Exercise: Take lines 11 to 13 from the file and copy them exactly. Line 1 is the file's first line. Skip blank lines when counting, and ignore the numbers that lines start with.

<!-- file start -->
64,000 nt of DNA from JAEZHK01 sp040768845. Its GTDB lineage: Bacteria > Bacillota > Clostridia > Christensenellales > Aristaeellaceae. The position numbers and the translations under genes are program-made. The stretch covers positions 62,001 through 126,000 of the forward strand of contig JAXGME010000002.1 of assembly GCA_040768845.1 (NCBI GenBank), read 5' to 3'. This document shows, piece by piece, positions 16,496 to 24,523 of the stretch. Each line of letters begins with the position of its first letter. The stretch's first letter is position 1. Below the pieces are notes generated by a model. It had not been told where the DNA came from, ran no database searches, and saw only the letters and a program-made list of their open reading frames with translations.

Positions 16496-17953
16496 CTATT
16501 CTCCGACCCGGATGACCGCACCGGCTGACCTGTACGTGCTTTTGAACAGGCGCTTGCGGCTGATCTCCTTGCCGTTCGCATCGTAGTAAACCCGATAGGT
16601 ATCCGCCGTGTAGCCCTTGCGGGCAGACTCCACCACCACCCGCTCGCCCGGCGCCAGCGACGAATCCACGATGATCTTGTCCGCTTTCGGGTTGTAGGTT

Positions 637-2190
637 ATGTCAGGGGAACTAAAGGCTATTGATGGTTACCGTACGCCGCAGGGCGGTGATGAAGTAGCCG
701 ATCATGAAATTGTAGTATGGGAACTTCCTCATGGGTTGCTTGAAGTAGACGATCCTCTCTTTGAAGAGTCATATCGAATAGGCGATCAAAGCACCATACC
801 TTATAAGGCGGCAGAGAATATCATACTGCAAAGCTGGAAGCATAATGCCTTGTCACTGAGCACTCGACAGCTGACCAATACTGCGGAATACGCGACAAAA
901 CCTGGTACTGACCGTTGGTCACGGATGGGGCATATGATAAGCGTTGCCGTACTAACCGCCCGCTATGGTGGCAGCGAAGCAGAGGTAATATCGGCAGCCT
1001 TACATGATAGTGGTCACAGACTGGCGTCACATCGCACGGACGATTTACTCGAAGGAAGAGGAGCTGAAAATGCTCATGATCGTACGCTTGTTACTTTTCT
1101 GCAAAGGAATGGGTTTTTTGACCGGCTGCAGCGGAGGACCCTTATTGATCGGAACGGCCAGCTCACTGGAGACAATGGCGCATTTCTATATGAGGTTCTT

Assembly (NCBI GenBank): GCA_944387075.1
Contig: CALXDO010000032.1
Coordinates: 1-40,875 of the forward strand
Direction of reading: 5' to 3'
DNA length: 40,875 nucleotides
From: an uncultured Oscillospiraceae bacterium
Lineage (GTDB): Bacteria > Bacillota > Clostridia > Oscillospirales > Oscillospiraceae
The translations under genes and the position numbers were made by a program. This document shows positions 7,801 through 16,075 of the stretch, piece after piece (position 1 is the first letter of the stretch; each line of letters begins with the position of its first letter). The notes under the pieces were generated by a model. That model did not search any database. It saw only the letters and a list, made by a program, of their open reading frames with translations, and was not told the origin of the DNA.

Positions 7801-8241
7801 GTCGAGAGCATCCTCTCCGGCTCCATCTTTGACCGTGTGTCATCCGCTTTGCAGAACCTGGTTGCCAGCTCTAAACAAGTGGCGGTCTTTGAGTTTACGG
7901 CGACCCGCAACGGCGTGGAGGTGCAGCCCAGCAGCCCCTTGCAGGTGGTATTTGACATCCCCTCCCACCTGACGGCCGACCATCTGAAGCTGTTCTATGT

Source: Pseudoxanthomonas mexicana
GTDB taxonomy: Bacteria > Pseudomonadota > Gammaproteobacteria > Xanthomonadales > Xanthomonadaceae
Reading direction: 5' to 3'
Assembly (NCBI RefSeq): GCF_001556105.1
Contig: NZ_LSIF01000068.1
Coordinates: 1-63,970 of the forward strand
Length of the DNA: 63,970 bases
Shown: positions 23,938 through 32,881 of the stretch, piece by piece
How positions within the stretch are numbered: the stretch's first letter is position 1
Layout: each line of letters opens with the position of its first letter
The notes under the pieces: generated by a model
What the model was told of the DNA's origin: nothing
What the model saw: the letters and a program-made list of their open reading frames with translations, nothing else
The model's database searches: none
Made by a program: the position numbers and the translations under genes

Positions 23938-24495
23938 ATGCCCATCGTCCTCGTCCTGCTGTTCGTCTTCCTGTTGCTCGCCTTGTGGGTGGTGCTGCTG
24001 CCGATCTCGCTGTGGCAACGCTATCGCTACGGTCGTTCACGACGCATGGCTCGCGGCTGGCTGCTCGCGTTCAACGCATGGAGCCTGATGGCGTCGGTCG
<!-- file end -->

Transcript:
1001 TACATGATAGTGGTCACAGACTGGCGTCACATCGCACGGACGATTTACTCGAAGGAAGAGGAGCTGAAAATGCTCATGATCGTACGCTTGTTACTTTTCT
1101 GCAAAGGAATGGGTTTTTTGACCGGCTGCAGCGGAGGACCCTTATTGATCGGAACGGCCAGCTCACTGGAGACAATGGCGCATTTCTATATGAGGTTCTT

Assembly (NCBI GenBank): GCA_944387075.1